Fintech Market Overview

This article does not constitute legal advice.

Banking in Switzerland


If either of the following applies to anyone who accepts 'deposits from the public on a commercial basis' under the Swiss Banking Act:

  • deposits of more than 20 investors are actually held; or
  • the person or entity publicly announces to a non-limited number of persons that it is willing to accept these funds (regardless of the final actual number of investors). 1

Fintech companies accepting or raising funds from the public, such as crowdfunding or ICOs, may need a bank licence. A bond issue or capital contribution that does not entail a repayment obligation does not qualify as a deposit, so under Swiss law, ICOs are possible – under certain conditions.1

In 2017, the Swiss government (the Federal Council) amended the Ordinance on Banks and Savings Banks (the Banking Ordinance) to allow exemptions from licensing requirements. As from 1 August 2017, the holding of client funds (of more than 20 investors and for a period longer than 60 days) no longer triggers banking licensing requirements (as it is no longer deemed to meet the requirement of being 'on a commercial basis') if certain requirements are met:

  • the funds do not at any time exceed 1 million Swiss francs;
  • the funds are neither reinvested nor interest-bearing (with exceptions); and
  • the depositors have been informed in writing or otherwise in text form prior to making the deposits that their funds are not covered by the Swiss depositors protection regime and that the institution is not supervised by FINMA. 1

With regard to point (a), the threshold will be calculated on the basis of the aggregate deposits held at any given period.1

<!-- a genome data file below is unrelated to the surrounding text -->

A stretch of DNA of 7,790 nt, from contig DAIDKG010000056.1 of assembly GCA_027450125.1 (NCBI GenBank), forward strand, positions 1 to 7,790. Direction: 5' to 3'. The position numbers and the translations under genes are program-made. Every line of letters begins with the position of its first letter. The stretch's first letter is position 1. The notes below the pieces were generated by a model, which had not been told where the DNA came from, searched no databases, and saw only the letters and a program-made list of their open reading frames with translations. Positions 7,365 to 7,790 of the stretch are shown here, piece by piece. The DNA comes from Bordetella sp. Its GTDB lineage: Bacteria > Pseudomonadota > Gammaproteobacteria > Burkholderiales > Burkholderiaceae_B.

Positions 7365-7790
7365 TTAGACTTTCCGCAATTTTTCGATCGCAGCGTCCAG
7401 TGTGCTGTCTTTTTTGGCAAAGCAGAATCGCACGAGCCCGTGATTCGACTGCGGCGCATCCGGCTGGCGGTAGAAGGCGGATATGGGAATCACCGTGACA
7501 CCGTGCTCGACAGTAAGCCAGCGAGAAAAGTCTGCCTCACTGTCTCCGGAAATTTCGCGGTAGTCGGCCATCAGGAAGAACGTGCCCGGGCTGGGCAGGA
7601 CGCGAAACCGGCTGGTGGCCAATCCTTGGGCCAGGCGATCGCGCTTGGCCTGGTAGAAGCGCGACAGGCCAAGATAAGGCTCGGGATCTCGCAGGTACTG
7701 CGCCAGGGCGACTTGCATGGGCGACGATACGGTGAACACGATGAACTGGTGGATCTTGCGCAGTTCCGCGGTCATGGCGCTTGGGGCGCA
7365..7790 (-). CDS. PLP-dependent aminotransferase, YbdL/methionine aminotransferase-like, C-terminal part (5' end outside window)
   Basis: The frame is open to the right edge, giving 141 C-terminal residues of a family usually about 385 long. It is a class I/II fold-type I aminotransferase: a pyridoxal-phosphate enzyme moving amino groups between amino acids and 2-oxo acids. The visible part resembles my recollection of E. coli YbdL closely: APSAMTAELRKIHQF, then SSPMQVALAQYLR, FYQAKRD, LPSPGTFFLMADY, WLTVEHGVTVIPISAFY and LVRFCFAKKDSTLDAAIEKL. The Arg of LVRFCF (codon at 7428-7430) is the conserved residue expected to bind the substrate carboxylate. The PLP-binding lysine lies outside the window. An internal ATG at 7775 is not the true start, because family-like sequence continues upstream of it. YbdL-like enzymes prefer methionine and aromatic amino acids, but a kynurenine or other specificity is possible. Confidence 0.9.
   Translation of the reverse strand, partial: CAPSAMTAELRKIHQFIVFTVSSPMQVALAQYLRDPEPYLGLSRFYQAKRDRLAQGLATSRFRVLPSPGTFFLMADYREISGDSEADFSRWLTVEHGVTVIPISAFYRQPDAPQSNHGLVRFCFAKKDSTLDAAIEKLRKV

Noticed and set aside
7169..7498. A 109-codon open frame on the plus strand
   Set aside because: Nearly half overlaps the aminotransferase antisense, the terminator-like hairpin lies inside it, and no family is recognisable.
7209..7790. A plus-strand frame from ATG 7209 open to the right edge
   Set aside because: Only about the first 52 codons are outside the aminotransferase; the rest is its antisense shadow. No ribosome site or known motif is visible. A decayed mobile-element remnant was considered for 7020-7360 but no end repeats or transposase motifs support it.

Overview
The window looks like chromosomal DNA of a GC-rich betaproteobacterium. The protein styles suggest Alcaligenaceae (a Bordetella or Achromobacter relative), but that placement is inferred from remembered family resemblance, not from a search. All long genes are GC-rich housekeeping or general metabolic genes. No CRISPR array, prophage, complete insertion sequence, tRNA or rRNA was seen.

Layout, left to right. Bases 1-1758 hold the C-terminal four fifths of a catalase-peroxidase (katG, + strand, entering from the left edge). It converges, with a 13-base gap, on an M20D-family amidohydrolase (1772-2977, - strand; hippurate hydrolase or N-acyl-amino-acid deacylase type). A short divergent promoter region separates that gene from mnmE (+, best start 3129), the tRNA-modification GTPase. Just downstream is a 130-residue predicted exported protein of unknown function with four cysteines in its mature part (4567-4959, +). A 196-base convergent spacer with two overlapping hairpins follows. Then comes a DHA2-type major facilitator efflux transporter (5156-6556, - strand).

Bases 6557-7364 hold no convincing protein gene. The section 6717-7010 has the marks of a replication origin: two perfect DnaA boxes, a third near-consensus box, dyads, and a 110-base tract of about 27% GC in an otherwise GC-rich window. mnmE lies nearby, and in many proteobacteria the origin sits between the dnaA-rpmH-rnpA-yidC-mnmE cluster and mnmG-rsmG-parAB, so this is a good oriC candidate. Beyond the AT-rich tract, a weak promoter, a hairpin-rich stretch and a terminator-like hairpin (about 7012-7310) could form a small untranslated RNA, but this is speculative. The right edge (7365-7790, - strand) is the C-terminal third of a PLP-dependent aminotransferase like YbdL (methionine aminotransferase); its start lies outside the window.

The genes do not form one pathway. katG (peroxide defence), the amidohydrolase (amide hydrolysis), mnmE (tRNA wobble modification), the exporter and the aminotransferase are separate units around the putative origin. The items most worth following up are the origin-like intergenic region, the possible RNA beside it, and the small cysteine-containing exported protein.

Funds on settlement accounts may also be held for 60 days (previously only seven days) if they are not interest-bearing. This provision, in particular, enables crowdfunding companies to hold assets for longer periods without requiring banking licenses.1

A special licence was also introduced on 1 January 2019: firms that accept deposits of up to 100 million Swiss francs (including, in the future, crypto-based assets), but do not pay interest on them, may qualify for a 'banking licence light', a licence that has fewer requirements than a bank license. Fintech companies are not the only ones eligible for this new licence, but it is often referred to as a 'fintech-license'.1

It is possible for AML regulations and provisions to apply even if neither a banking license nor a securities house licence is required. Financial intermediaries (banks, securities houses, fund management companies, and insurance companies) and institutions that carry out 'financial intermediary activities' (e.g., asset managers and investment advisers with power of attorney) are subject to Swiss AML regulations. A fintech company participating in financial intermediary activity must register with a recognised Swiss AML SRO or submit to direct FINMA supervision regarding AML matters, and adhere to the relevant obligations (eg. verifying customer identity and determining beneficial ownership). Article 4, Paragraph 1, Letter b of the revised AML Ordinance (effective since 1 August 2021) provides that individuals engaging in regular virtual currency transfers to other parties may qualify as financial intermediaries. Some of the AML duties entail sanctioning provisions under criminal law, and these provisions are equally applicable to fintech companies. The FINMA Supervisory Notification 02/2019 of 26 August 2019 states that token transfers are subject to identification of the recipient and the beneficial owner, without a minimum threshold. Token transfers in Switzerland are therefore subject to one of the strictest anti-money laundering regimes in the world.1

Lending in Switzerland

Fintech in Switzerland

Fintech in other countries

Let's introduce you

Swiss Fintech Lawyers

Maxim Minaev

Maxim Minaev

We provide legal and organizational services for the creation, structuring and development of fintech companies

Kristina Berkes

Kristina Berkes

Participation as a lawyer at investment venture funds, leading venture M&A deals in IT, supporting iGaming and business assets

  1. https://thelawreviews.co.uk/title/the-financial-technology-law-review/switzerland